Sunday, July 7, 2013

OSHA stepping up focus on exit routes

Picture of locked exit in Hamlet
(Raleigh News & Observer)
In the wake of a devastating poultry plant fire in China which killed 121 workers, OSHA is raising awareness of the issue of building exits and asking inspectors to pay closer attention to this issue during inspection visits.

Writing for SHRM Online, Roy Maurer reports OSHA responded to the June fire in China by issuing a memorandum directly inspectors to pay close attention to building exits. Inspectors are asked to ensure exits are not obstructed, not locked and provided in adequate number.
There's a tragic history of food plant fire tragedy here in the Carolinas as well. In 1991, a food processing plant fire in Hamlet, NC in 1991 killed 25 workers and injured 55 others. As with the China fire, exit doors were found to be locked by management, a clear violation of the rules.
In both the Hamlet and China fires, it wasn't just management which was believed to have a role. In both cases, inspectors were accused of dropping the ball on inspections. In response to the Hamlet fire, the federal DOL gave North Carolina 90 days to make changes in its OSH laws and enforcement - which they did. In the wake of the China fire, 11 public officials, including building and fire officials, face criminal charges, along with company management.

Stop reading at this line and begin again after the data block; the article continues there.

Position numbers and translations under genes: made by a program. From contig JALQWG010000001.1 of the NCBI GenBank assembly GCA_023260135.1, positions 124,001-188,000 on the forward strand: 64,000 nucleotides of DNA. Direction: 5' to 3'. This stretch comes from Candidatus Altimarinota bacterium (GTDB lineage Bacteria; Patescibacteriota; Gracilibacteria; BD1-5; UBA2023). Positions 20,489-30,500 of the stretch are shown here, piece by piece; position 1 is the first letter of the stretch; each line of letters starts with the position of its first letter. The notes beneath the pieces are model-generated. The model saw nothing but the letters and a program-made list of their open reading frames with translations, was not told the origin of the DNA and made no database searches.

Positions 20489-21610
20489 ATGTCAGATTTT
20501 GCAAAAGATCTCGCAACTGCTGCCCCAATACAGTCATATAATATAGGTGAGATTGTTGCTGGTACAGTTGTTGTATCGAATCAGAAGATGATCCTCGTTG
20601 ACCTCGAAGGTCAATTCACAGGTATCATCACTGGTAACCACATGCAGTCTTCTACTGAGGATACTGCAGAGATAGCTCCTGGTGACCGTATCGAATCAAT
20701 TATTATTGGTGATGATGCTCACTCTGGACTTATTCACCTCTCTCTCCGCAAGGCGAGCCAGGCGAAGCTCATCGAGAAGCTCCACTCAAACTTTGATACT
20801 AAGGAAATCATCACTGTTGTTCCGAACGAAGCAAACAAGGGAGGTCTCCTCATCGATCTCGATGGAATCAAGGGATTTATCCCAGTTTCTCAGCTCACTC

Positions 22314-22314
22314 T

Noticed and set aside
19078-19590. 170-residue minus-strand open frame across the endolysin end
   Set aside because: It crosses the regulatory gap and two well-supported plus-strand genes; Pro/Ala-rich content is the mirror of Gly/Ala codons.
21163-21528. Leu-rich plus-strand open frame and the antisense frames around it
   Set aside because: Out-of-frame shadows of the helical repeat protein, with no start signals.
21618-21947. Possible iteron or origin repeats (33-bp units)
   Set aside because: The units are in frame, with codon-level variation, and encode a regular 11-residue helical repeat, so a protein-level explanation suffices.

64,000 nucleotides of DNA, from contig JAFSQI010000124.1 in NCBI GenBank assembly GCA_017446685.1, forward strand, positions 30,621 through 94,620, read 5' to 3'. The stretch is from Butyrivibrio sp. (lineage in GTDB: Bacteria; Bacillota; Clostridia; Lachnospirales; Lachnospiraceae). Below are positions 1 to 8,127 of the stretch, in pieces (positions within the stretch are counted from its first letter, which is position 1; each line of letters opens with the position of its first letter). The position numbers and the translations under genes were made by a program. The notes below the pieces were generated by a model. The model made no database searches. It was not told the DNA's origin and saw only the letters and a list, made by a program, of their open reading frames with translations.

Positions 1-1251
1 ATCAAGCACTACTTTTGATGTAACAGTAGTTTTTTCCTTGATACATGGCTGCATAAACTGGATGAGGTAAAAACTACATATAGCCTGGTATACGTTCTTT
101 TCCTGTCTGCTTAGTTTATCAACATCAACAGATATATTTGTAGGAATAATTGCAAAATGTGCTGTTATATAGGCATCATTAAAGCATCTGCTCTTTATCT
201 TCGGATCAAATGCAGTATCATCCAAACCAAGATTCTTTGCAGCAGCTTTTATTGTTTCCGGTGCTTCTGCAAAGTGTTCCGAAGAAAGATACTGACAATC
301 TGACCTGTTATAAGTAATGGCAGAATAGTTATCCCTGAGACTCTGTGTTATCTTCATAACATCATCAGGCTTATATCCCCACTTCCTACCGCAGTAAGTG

Lack of fire safety training and fire-fighting equipment were also believed  to have contributed to the China tragedy.
From these moves, it seems federal OSHA is working to keep ahead of the exits issue and is making sure state OSH agencies are stepping up their game as well. Those who've dealt with state-level OSH and fire inspectors in the Carolinas know firsthand the lessons of Hamlet haven't been forgotten, so if you don't watch your exits closely, you can bet OSHA will.

Check your exits for blockages and visibility and train your workers on expectations for keeping exits clear. It's a regular safety discussion topic for my employees and it's not hard to do.


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